Jeep Safaris and horseback riding trips are among the most popular ways to explore the outback and countryside around the resorts. Most of the Dominican Republic is undeveloped so you don’t have to go very far to feel like you’re in the middle of Africa or lost in the Amazon somewhere, fording rivers, meeting people in tiny crossroad villages, swimming in some remote waterfall. These trips often feature some sort of destination or activity such exploring a jungle river or discovering an uninhabited beach, but the real attraction of these jeep safaris is simply the millions of things you see and learn along the way.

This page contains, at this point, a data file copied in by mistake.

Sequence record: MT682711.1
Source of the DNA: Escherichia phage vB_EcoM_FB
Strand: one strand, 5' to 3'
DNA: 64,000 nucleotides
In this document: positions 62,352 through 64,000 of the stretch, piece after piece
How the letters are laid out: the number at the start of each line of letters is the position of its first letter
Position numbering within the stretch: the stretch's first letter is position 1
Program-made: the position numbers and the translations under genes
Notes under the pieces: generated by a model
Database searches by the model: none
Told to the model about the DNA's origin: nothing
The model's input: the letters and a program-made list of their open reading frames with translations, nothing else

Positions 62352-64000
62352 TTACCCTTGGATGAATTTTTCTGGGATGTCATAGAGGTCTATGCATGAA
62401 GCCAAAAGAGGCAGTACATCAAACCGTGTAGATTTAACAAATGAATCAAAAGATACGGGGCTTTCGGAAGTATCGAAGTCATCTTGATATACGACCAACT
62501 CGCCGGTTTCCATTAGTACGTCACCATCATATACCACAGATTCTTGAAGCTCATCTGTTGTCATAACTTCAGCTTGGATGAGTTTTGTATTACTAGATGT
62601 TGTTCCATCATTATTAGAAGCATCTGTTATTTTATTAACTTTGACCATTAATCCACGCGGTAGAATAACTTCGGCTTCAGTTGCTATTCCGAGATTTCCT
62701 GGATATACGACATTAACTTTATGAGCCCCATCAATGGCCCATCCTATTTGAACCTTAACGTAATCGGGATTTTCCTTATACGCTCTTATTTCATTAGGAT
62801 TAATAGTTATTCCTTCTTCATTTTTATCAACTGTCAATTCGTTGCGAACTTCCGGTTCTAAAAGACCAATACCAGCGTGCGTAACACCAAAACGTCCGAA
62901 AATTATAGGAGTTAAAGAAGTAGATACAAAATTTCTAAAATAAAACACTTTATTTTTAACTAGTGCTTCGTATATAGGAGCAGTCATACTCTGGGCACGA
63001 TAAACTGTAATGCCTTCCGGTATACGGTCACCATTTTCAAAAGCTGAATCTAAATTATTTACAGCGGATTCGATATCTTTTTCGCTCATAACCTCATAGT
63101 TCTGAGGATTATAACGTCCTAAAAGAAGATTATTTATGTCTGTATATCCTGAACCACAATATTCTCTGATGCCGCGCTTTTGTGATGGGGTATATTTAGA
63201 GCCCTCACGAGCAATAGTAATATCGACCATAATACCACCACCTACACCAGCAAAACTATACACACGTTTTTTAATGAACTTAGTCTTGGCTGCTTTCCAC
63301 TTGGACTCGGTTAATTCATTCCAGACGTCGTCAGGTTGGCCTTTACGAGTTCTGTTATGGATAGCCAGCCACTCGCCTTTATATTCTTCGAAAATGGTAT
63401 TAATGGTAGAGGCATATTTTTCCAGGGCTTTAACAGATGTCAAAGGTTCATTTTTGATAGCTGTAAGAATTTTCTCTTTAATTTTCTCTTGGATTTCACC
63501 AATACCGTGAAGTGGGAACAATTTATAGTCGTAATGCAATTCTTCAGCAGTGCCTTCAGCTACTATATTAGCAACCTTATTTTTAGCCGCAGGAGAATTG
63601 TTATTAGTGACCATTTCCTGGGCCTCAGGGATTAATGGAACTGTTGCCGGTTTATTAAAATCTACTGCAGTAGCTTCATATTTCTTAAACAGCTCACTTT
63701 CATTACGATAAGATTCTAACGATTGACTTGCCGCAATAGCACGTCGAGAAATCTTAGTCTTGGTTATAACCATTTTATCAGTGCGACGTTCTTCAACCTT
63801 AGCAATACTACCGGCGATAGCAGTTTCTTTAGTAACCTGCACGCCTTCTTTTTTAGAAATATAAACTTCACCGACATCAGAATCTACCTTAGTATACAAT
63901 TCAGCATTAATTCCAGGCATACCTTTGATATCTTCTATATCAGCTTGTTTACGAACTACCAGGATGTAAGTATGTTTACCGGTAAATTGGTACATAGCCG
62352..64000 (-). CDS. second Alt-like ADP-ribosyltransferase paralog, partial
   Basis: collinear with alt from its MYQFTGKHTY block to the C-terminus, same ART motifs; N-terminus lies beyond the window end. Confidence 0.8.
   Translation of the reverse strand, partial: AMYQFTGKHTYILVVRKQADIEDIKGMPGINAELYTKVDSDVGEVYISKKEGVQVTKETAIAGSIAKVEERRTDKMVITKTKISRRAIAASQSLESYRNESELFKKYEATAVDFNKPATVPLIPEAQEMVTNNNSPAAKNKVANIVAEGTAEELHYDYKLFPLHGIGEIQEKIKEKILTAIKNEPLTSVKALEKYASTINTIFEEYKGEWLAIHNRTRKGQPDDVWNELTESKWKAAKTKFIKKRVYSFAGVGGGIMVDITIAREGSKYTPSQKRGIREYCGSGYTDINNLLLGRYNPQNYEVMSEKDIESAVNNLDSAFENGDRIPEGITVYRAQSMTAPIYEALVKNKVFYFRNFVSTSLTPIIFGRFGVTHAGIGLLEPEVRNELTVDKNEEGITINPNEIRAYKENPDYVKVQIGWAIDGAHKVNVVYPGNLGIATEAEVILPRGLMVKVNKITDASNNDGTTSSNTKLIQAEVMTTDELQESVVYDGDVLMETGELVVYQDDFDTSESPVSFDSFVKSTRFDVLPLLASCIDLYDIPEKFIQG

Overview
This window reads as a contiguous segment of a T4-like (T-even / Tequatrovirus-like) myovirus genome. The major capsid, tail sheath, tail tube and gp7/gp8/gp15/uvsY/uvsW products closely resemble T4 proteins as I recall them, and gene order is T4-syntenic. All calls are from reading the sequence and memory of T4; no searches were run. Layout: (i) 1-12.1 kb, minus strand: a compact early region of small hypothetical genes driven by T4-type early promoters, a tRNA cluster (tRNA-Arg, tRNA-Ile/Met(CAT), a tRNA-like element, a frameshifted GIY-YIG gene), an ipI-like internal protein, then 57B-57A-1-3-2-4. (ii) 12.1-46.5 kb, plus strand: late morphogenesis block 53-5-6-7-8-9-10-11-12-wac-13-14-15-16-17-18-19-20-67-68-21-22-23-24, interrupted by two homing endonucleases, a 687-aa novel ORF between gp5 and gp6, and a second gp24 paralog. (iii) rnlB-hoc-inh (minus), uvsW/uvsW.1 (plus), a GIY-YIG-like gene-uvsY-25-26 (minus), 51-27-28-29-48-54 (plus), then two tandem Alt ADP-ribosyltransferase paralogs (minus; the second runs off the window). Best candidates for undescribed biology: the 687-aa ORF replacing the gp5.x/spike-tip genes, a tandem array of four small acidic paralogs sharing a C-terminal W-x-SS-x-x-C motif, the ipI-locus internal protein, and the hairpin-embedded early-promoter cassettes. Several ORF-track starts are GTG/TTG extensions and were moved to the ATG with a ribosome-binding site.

Adventures on and under water can be sailing trips or powerboat rides that take you to some remote beach or out island to swim or snorkel. In Puerto snorkelingPlata there are catamarans that go to Sosua Bay for snorkeling and then on the return trip home, tack way out into the ocean for a spectacular sailing experience. Another north coast adventure takes you for a two hour ride down the coast to where powerboats take you through a jungle river to a sand spit of an island where the water and snorkeling are perfect. December to March marks the whale watching season in Samaná. I confess that the first time I went to see whales in Samaná I only went because I had to write about it. But after being witness that day to a mother and her calf and to the sheer size of the animals, lolling around and coochi-cooing right beside our boat, I know now that a chance to go whale watching is an experience that nobody should miss.